Ireland’s Katie Taylor is considered pound – for – pound about the best that women’s amateur boxing has to offer and if her quarterfinal bout against Natasha Jonas is any indication she is well on her way to Gold in the lightweight division.

And not to say that these remarkable athletes are only in it for the Gold, but as competitors they won’t say no to the opportunity to shine.

As members of the first class of female boxing Olympians there is, of course, a little something extra to the achievements that their considerable talent, gumption and strong work ethics have given them. Whatever happens they will hit the history books–and why not, they deserve every brilliant accolade coming to them for persevering in a sport that loves to hate them.

Even as of last night, @espnboxing tweeted the following: “2012 Summer Olympics–Errol Spence’s loss ensures no U.S. boxing medal…”

Okay, I give up–I thought that Marlen Esparza and Claressa Shields are fighting today for the chance to win a Bronze, Silver or Gold U.S. boxing medal. I guess I got that wrong–or is it that ESPN doesn’t consider that Marlen Esparza, Queen Underwood and Claressa Shields were worth noticing as members of the U.S. Olympic boxing team; not to mention consideration for the years and years and years of work and effort they put into becoming Olympians: win or lose.

Still Marlen and Claressa will box.

They will box alongside the other ten Olympians who have made it to the semifinals and leaving all the doubters and naysayers behind will fight their hearts out for Gold. It will be Gold they can feel proud of as a personal achievement, and yes for a bit of national pride too, no matter that for some of the women who will box for the chance to win Gold, it will be nothing more than an asterisk that’ll sit next to the “no U.S. boxing medal” mindset or equivalent nonsense thereof.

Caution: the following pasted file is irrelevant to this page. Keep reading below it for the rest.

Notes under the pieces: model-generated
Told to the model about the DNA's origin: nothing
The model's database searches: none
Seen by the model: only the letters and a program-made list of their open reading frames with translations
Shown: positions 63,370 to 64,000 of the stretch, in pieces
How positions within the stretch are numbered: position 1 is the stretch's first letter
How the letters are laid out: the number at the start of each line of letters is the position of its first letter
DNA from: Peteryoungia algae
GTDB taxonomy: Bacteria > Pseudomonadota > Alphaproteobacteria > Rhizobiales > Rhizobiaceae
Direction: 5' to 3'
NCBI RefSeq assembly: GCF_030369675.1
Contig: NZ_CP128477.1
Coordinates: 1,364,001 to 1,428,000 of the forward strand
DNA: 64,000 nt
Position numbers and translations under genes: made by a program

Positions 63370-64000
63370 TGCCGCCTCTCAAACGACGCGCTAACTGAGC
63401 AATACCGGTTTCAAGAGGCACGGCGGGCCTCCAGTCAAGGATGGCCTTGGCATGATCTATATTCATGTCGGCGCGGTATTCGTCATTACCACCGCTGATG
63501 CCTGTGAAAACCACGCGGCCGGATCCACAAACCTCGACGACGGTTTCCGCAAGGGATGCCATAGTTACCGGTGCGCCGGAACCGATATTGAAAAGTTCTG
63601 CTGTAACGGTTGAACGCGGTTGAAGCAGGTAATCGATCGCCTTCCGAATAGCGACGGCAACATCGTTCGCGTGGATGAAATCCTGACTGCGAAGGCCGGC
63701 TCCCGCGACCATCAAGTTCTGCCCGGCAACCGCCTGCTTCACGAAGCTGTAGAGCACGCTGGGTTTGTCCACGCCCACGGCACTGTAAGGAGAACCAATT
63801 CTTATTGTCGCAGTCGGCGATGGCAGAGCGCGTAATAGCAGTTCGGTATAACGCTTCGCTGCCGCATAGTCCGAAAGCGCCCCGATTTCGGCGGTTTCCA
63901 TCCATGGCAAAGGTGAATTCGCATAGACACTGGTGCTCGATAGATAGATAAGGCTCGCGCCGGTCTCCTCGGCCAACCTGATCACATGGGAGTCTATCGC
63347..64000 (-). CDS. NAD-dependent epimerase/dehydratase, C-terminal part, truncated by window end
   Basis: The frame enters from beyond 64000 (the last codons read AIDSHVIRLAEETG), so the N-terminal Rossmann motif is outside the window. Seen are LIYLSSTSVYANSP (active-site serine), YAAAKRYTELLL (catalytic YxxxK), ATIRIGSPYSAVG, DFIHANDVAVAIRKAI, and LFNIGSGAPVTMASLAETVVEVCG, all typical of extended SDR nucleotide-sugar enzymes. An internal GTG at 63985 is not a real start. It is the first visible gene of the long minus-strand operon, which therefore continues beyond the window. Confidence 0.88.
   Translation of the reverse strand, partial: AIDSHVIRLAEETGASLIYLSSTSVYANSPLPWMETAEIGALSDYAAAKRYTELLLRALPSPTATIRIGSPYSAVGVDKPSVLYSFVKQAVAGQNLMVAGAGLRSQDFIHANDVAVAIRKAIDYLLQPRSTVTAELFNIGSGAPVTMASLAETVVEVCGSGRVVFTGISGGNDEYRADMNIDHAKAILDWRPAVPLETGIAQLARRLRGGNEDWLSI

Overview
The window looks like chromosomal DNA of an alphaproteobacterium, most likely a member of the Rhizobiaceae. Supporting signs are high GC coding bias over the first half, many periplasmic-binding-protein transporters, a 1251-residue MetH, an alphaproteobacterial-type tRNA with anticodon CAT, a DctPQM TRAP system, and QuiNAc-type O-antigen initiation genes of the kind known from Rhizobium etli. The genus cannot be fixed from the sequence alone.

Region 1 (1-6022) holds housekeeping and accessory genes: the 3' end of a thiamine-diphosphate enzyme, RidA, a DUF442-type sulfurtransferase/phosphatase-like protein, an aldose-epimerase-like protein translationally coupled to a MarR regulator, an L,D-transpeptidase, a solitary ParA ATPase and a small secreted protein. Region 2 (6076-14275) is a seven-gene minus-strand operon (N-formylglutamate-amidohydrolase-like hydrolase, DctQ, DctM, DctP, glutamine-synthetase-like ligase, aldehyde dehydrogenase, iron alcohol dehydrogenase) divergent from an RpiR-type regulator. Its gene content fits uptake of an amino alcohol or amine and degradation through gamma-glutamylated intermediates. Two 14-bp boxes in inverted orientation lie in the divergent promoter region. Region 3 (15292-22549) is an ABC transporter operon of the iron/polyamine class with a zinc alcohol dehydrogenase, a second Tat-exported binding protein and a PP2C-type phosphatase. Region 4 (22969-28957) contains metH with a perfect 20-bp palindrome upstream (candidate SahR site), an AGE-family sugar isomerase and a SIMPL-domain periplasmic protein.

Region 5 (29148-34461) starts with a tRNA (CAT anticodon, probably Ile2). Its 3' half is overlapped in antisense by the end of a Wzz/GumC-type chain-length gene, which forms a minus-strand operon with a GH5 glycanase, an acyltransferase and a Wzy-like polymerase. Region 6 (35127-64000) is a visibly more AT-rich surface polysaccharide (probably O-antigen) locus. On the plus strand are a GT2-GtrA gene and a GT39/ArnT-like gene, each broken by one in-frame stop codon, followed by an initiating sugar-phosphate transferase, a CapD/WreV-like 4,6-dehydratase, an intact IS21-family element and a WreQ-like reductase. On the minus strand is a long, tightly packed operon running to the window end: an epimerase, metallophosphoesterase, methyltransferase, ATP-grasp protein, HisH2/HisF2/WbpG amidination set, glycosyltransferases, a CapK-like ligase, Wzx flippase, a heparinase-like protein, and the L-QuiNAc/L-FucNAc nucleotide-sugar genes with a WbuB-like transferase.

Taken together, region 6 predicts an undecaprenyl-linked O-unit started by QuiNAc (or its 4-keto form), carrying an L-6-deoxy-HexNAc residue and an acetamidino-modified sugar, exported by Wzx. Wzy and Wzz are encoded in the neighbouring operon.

07
Aug
12

2012 Women’s Olympics Boxing Semi-Finals!

2012 Women’s Olympics Boxing Semi-Finals on Wed. August 8! — UPDATED (see link at bottom of post for full quarterfinal results)

Then there were twelve … twelve extraordinary boxers who will begin the medals rounds on Wednesday, August 8th to box for bronze, silver and gold and for their countries!  This is pretty heady stuff in the world of women’s boxing!  The action begins at 1:30 PM Local Time (8:30 AM EDT) on Wed. August 8th.

FLYWEIGHTS 

China’s top seed in the flyweight division Cancan Ren fought a quick and technically smart fight against Russia’s Elena Savelyeva to win her quarterfinal bout by decision with the score 12-7.  Her opponent is none other than the USA’s Marlen Esparza, who fought her signature inside/outside game with quick and assured hands to not only take the win against Bulgaria’s Karhla Magiolocco, but to show her dominance of the ring.  Esparza took the decision by the decisive score of 24-16.

The popular Indian Flyweight Mary Kom (Chungneihang Mery Kom Hmangte), who is a champion many times over won her fight by the score of 15-6 against Tunisian boxer Maroua Rahali.  Kom faces the Great Britain’s hometown favorite, Nicola Adams who handily defeated Bulgaria’s Stokya Petrova by decision with the score of 16-7 in the quarterfinals.

LIGHTWEIGHTS

Ireland’s Katie Taylor, the number one seed in the division, showed boxing brilliance in her match against Britain’s Natasha Jonas. Both fighters gave credance to the idea of calling boxing The Sweet Science. Taylor scored 26-15 by decision after rocking Jonas in both the third and forth rounds.  Her opponent will be Mavzuna Chorieva from Tajikistan who won her semi-final berth by defeating China’s Cheng Dong by the score of 13-8.

Brazil’s Adriana Araujo had a fairly close win over Morocco’s Mahjouba Oubtil scoring 16-12 by decision.  Araujo faces the number two seed, Russia’s Sofya Ochigava who walked through her bout against New Zealand’s Alexis Pritchard by the score of 22-4.

MIDDLEWEIGHTS